Of course, the key feature is probably the No-Sit Zip legs. I was able to figure out how to remove them quickly enough, but my first reaction to putting them back on was trying to orient them. I quickly realized that REI must have anticipated that since each leg has a different colored zipper to easily distinguish right from left. The colors are widely different for the zippers and even in low light I feel like it would be easy to tell them apart. Once oriented properly, the legs are actually fairly straightforward for me to reattach. My only concern is that the zippers do not feel particularly robust to me. I look forward to seeing how well they hold up in the coming months.

Initial Impression

So far, I have only worn these around the neighborhood for a few daily walks and trips to the grocery. These pants have a pretty nice rugged look to them and they have been comfortable to wear under these casual conditions. I look forward to the trying them on the trail in the coming months.

My initial impression of the REI Sahara Convertible Pants is a positive one. The style and fit are both better than I anticipated. The pockets are numerous. The No-Sit Zips work well and are easy for me to use. My only complaints are I wish the zipper were on the right leg instead of left leg pocket, there are some loose threads, and I do have concern about the durability of the leg zippers.

IMAGE 3


FIELD REPORT

Performance In The Field

Date: July 18 - 19, 2015
Location: Sheltowee Trace, Kentucky
Distance: 30 miles (48 km)
Temperature: 70 - 97 F (21 - 36 C)

Date: July 27 - Aug 3, 2015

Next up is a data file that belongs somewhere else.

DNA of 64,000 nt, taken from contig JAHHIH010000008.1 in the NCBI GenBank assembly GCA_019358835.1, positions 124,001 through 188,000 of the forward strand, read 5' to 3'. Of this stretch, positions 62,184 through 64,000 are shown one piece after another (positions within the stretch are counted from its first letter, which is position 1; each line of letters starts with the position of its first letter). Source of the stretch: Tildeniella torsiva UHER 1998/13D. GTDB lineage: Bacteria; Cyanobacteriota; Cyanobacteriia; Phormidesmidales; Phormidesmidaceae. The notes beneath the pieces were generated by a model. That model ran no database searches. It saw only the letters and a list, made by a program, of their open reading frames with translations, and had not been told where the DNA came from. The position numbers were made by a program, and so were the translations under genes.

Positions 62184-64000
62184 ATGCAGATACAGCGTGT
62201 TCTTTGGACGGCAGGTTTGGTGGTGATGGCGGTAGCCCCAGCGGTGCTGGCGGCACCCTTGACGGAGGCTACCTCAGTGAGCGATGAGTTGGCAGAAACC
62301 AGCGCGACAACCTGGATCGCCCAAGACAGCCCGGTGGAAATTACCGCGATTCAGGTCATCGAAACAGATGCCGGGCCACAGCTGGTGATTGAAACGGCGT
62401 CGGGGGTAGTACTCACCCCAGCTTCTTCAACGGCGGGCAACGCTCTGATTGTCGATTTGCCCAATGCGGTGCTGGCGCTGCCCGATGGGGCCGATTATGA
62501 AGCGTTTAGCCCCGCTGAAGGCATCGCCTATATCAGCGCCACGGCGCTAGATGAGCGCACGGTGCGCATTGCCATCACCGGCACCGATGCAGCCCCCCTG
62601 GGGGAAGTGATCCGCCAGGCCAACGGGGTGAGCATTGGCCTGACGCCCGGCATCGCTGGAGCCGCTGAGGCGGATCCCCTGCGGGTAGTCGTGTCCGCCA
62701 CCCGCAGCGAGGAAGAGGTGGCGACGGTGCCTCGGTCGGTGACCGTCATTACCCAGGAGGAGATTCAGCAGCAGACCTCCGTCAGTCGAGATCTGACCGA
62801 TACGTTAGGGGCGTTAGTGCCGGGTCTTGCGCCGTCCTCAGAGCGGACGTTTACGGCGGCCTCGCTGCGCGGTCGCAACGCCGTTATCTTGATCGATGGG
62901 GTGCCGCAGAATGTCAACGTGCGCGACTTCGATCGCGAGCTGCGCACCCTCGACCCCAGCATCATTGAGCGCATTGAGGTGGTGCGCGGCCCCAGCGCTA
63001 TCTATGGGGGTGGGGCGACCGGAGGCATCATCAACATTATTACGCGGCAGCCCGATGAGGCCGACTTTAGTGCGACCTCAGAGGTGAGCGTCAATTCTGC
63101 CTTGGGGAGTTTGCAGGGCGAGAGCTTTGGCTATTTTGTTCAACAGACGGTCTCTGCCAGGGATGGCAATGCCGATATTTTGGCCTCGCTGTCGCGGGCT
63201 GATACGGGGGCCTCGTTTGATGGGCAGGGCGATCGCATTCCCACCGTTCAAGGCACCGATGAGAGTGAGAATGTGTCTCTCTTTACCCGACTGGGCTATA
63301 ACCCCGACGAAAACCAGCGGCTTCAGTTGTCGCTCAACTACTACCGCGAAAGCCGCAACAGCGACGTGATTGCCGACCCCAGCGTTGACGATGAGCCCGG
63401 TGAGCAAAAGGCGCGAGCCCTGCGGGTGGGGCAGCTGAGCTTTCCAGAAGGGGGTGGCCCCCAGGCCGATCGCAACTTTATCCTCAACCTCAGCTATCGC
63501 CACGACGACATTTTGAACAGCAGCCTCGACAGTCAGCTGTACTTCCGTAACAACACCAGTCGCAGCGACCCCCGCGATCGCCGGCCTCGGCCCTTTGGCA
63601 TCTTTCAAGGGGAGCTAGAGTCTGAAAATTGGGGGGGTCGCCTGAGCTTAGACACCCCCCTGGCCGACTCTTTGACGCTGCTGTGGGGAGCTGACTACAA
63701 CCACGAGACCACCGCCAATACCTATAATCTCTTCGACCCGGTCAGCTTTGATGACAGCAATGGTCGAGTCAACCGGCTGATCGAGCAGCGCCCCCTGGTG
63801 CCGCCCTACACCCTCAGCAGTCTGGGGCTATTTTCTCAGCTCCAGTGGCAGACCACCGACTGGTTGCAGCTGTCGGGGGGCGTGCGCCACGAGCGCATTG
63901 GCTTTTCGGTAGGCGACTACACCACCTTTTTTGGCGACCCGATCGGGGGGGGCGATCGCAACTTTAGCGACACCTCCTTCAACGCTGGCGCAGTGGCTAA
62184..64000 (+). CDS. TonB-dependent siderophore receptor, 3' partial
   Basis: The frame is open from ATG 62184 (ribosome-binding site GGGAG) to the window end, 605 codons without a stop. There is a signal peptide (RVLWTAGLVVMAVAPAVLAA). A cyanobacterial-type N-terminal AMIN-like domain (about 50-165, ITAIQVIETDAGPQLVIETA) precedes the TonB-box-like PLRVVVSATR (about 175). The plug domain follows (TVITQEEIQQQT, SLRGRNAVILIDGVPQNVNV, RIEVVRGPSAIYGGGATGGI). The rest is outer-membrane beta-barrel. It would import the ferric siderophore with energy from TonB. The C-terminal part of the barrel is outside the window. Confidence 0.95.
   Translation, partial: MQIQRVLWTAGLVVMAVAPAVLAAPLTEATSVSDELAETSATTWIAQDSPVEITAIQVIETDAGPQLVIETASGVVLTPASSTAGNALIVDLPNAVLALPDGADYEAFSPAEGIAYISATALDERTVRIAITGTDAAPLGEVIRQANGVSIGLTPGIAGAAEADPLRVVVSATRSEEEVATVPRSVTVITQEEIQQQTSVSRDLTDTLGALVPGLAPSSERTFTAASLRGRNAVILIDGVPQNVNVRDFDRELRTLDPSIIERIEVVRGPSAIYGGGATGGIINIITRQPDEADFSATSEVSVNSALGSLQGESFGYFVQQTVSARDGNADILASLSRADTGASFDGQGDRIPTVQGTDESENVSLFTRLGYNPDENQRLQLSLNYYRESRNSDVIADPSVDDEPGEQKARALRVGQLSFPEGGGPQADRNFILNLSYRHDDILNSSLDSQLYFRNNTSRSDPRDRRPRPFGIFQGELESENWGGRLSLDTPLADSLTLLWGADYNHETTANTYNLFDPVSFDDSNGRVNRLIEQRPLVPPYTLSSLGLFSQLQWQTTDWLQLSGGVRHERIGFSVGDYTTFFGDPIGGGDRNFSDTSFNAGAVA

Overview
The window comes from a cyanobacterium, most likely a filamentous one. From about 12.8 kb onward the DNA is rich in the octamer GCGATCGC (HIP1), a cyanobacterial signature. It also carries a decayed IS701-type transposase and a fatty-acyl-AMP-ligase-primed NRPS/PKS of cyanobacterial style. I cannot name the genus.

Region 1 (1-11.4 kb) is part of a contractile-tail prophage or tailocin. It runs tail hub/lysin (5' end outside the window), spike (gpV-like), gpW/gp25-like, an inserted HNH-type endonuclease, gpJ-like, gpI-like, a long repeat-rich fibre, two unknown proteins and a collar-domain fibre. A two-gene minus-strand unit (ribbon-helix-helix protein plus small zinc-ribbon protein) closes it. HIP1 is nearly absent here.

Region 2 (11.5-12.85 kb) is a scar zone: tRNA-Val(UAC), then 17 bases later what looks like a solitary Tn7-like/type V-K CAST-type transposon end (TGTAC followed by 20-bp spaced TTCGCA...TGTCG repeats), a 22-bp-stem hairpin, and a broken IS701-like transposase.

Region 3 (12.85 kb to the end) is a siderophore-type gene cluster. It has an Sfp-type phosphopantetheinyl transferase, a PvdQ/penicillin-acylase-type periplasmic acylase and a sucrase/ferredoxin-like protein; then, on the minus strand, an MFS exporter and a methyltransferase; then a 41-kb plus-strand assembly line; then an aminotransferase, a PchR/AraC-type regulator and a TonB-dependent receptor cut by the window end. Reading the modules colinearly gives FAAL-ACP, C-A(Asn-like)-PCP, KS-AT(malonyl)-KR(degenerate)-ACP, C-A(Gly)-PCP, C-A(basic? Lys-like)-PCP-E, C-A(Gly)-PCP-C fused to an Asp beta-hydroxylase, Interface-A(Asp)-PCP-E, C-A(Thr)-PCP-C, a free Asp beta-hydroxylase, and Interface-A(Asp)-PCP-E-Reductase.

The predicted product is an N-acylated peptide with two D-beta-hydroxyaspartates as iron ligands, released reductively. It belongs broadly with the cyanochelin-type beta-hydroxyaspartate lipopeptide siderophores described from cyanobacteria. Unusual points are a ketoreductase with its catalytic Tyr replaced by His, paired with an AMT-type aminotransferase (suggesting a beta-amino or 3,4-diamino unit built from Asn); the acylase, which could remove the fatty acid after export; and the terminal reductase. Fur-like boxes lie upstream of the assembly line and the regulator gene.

Location: West Highland Way, Scotland
Distance: 96 miles (155 km)
Temperature: 42 - 66 F (6 - 19 C)


I finally had the chance in mid-July to put the REI Sahara Convertible Pants to my first proper test. I knew that I would have no problem using them as shorts on this trip since the weather forecast called for a heat index of around 105 F (41 C). Kentucky's humidity is no joke!

The start time was an early 7:45 a.m. to take advantage of the cooler morning temperature for as long as possible. It barely mattered. Within the first hour I was already dripping sweat and paused to take the legs off the pants. I had practiced enough that I had both legs removed and stowed in my pack in less than a minute. The relief was immediate. The Sheltowee Trace on this particular stretch is overgrown in spots with lots of blow downs, but the few scrapes and scratches would be worth the ability to vent some heat.

I had my phone, keys, and a small plastic zip bag with my license and a few bucks in cash stowed in the right cargo pocket and only a bandana stored in my left. I hadn't noticed much movement during the first few miles, but once the legs were removed it was immediately apparent to me how much more the legs shifted due to the weight in the pockets. Sadly, briars and trail growth weren't the issue with my legs - it ended up being the shorts!